Let’s welcome Hugh Fritz

Hugh Fritz is pleased to introduce us to Anomaly Aftermath, the third novella in his Mystic Rampage series. He has also given us information about “Developing a Pitch for a Book-to-Film Adaptation,” which we will all find very useful. Here’s Hugh Fritz:

“Developing a Pitch for a Book-to-Film Adaptation.”

by Hugh Fritz

My books have been available publicly for a few years now and I’ve been considering future directions. It’s been described as a superhero novel so sometimes I investigate ways of adapting it into a comic book series or graphic novel. That hasn’t gained any traction because finding an artist has been challenging and even if I did find someone willing to collaborate, there would be red tape to go through with the publishing house. I still think it would be a fun idea, but it’s one that’s always on the back burner.

Film adaptation is another option that’s been on my mind for a while. It started when I submitted Made to Be Broken to a contest called Book Pipeline. The winner of that contest receives help writing a script and pitching their ideas to studios. I didn’t win that contest, but I didn’t take that as a reason to abandon the project. It just meant that instead of receiving help, I need to learn about script writing and pitches on my own. Fortunately, this isn’t an entirely unknown territory for me since there are people I can go to for advice. I have family and friends with experience in writing scripts and have even submitted films to festivals.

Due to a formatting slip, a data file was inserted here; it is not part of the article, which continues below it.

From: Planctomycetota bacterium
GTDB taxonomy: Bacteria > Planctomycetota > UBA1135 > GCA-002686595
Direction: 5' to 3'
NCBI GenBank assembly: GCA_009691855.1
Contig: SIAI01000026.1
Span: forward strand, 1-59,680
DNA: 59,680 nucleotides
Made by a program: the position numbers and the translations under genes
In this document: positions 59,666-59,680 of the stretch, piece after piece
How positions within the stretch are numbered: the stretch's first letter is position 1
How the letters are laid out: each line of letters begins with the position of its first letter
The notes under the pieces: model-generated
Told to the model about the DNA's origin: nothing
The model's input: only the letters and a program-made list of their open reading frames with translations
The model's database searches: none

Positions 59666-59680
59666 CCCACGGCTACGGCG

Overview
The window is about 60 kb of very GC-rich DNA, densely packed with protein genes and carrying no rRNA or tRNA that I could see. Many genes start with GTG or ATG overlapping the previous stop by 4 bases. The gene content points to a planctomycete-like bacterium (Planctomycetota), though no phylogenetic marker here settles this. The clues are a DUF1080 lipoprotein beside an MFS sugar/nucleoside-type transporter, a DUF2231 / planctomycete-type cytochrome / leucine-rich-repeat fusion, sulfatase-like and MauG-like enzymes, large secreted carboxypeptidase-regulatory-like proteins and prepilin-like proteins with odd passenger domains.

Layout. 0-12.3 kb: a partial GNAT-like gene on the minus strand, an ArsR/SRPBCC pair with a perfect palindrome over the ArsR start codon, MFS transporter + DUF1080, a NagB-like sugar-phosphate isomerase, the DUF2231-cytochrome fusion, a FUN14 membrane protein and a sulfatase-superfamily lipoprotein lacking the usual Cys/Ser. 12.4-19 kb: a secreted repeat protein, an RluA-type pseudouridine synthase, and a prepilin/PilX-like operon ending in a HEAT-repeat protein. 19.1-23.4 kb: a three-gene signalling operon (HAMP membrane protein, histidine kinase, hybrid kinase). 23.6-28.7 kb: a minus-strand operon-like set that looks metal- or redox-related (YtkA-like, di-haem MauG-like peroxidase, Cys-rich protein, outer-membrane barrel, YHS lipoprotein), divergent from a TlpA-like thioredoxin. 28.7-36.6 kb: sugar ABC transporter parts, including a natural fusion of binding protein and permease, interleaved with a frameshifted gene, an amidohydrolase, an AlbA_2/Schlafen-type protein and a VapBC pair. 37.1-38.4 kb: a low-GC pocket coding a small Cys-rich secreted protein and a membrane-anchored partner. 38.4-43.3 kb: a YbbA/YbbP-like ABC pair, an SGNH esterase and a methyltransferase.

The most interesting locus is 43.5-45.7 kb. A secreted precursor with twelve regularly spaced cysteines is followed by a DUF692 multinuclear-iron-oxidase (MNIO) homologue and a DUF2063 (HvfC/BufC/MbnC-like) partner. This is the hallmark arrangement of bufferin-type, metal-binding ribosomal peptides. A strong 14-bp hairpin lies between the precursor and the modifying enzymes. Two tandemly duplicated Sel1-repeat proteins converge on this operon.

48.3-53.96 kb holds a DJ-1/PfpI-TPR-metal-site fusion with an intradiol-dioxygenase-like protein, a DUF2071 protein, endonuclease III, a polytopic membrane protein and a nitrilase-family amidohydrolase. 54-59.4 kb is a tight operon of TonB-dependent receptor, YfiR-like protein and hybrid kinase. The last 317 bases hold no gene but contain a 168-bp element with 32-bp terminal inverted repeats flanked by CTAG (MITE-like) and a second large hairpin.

One of the ways they’ve helped was by setting me up with guidelines for how to develop a pitch deck, which I’ve also heard referred to as a story bible. The document I was led to was a sample pitch deck that used Westworld as an example. It had a page dedicated to each main character with briefings on their backstory and traits, as well as a single-page synopsis of each season. Applying that treatment to my story wasn’t much of an issue. The part that has been an issue has been the use of images. I’ve spent years relying on text to set the tone, but pitch decks for movies and shows seem to use as little text as possible. In the sample pitch deck, the bulk of it consisted of screenshots from Westworld: the lab, the wilderness, the saloons, etc. It made for an amazing sample, but it didn’t help me much. I don’t have any images of my Genie characters using magic, or the Old Ticker firing his spellcasting revolvers. I’ve resorted to using Google to find stock images. I cite them all, of course. I’m a chemistry student so I appreciate the importance of referencing everything. Unfortunately, being publicly available images, the quality isn’t as good as the ones used in the sample pitch deck, and some of them only loosely relate to the story’s content. I can’t help but feel that if I ever submit a pitch deck, the images will be a detriment, so I still need to think like a novelist and focus on my character description portions as the main selling points.